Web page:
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14K White Gold: Everything You Need to Know

14K White Gold: Everything You Need to Know

Key Insights
  • Where Does White Gold Come From? 
  • What Does White Gold 14K Mean? 
  • Is 14K White Gold Good Quality? 
  • How is White Gold Different From Silver? 
  • What to Look for in Quality White Gold Jewelry - Piece by Piece 
  • Get the Finest White Gold Pieces to Upgrade Your Fit 

White gold has long been appreciated for its unique combination of strength and elegance. Among its various purities, 14k white gold occupies a specific niche, striking a balance between durability and the inherent value of gold. 

If you’re looking for that perfect white gold piece, we got you. Today, we’re covering everything you need to know about 14k white gold. Let’s start with explaining where it comes from. 

Where Does White Gold Come From? 

White gold doesn’t occur in nature. It’s an alloy that is made by combining traditional yellow gold with other metals, such as palladium or platinum, to achieve a distinct silver-white finish 

Creating white gold is a meticulous production process. Achieving the desired shade of white and the perfect consistency is more of an art form all its own than simple metallurgy. 

Depending on the metals used to form the alloy, white gold can also have a slightly different appearance. Some have a brighter, more chrome-like finish, while some have a darker hue due to the combination of metals. 

Learn More: What is White Gold? 

What Does White Gold 14K Mean? 

The “K” in 14K refers to karats, which is a measuring unit that’s used to determine the purity of the gold used in crafting a piece of jewelry. 24K denotes 100% purity, and any smaller number denotes that it includes the precious metal mixed with other materials. 

Using 14K white gold as an example, this would mean that the alloy is 14 parts gold and 10 parts other material. To simplify further, this indicates about 58% of the metal is made up of gold.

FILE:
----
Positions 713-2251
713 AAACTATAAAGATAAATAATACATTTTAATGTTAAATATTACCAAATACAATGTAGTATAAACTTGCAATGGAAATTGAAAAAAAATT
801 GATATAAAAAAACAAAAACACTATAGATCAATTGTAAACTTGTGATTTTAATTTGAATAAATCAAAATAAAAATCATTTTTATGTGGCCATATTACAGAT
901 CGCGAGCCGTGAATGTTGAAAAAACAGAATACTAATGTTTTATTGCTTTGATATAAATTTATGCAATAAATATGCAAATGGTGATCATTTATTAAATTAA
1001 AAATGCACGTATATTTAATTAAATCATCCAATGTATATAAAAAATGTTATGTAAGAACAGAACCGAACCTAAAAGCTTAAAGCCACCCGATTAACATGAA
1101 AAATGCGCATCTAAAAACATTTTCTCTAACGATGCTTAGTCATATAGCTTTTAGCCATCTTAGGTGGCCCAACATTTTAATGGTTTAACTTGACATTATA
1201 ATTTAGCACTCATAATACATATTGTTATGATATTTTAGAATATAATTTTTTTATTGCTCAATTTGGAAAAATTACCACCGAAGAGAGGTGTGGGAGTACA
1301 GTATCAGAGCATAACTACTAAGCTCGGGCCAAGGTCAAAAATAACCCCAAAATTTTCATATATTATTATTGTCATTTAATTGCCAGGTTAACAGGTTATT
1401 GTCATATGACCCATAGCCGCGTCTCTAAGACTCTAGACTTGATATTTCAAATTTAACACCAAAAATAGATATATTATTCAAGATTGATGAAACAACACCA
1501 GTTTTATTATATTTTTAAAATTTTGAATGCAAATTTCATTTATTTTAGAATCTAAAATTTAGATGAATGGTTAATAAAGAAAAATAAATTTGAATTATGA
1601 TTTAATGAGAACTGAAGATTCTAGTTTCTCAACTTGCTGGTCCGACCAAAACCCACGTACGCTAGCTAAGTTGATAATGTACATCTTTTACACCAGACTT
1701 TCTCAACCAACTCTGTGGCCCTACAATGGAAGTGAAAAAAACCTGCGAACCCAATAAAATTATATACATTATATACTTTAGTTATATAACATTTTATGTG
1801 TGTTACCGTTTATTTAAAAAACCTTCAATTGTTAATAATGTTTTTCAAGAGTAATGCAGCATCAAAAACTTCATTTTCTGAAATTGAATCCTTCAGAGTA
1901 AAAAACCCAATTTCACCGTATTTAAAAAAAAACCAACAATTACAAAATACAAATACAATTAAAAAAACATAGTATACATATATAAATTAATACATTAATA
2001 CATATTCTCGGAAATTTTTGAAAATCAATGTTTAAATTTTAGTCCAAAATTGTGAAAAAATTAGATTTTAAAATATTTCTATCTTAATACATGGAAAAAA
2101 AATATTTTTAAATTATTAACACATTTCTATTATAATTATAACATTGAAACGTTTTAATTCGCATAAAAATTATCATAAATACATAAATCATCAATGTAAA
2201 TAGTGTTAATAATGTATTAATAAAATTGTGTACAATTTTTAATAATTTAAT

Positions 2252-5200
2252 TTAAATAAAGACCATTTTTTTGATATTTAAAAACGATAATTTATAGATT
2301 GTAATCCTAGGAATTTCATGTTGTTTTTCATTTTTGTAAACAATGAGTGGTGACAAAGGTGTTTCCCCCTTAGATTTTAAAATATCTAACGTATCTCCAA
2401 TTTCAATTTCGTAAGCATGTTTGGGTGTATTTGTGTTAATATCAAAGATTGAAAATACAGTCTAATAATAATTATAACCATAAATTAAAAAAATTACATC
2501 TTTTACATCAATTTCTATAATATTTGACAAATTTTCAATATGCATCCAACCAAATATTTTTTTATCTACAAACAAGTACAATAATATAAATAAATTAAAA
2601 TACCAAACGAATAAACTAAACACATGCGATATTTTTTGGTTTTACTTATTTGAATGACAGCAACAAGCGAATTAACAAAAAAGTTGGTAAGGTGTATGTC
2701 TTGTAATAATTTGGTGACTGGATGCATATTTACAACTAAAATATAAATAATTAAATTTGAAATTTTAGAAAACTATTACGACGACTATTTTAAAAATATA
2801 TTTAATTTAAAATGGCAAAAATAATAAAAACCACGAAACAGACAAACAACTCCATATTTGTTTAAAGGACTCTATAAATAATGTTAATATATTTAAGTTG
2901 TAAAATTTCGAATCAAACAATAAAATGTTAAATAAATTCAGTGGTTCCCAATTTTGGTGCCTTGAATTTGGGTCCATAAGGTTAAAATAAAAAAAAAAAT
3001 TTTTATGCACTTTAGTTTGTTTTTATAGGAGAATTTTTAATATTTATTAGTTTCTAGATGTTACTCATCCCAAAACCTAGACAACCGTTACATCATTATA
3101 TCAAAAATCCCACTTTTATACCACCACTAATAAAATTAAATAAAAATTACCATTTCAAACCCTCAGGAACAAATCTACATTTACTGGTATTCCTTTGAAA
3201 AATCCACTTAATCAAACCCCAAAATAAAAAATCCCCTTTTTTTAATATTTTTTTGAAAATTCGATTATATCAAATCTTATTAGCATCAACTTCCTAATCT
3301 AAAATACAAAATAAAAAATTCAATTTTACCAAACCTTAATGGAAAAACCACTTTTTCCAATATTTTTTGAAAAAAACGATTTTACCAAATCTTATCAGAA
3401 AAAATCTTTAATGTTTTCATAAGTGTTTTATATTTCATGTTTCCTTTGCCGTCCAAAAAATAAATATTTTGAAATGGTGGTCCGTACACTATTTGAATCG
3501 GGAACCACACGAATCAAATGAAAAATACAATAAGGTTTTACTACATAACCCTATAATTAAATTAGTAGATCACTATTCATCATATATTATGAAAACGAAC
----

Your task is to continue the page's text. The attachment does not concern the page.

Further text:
It is impossible to create 24K white gold due to the fact that it is an alloy made of gold in combination with other metals. White gold at 14K is considered the highest purity rating for these pieces. 

As an added bonus, white gold is also stronger than pure gold, which is too soft to use on pieces you would wear every day. The alloy not only creates a beautiful color, but it grants the metal an additional layer of durability and strength. 

Is 14K White Gold Good Quality? 

14K white gold would be considered among the highest-quality varieties of white gold in the jewelry game. Don’t forget, though, that not all white gold is created and sourced equally. It’s important to make sure you’re buying from a legit brand that offers a quality guarantee, such as a free repair, to back up their work. 

Quality points to check when looking for a new white gold piece can include: 

  • Type of alloy: Is the alloy made by combining gold with another lustrous, hypoallergenic metal? 
  • Hardness: Is the alloy hard and durable enough to be worn on the daily? 
  • Shine: Is the shine even all throughout the piece or does it look like some spots were unevenly coated (if gold-plated or vermeil)?
  • Allergic potential: Does the alloy contain potentially allergic reaction-causing metals like nickel? 

If you are buying a cheaper white gold piece (under $50), do your research into the brand. Some may use cheaper metals in the alloy, such as nickel, that could create an allergic reaction or leave a green tint on your skin. 

Conversely, some white gold pieces are also plated with rhodium to enhance its shine. Rhodium is in the platinum family and is known for its exceptional brightness and adds an extra layer of protection for the piece. 

Don’t be afraid to hit up the brand and ask them what metal they use in their white gold alloy. A brand that has nothing to hide and stands behind its work will tell you to help you decide. 

How is White Gold Different From Silver?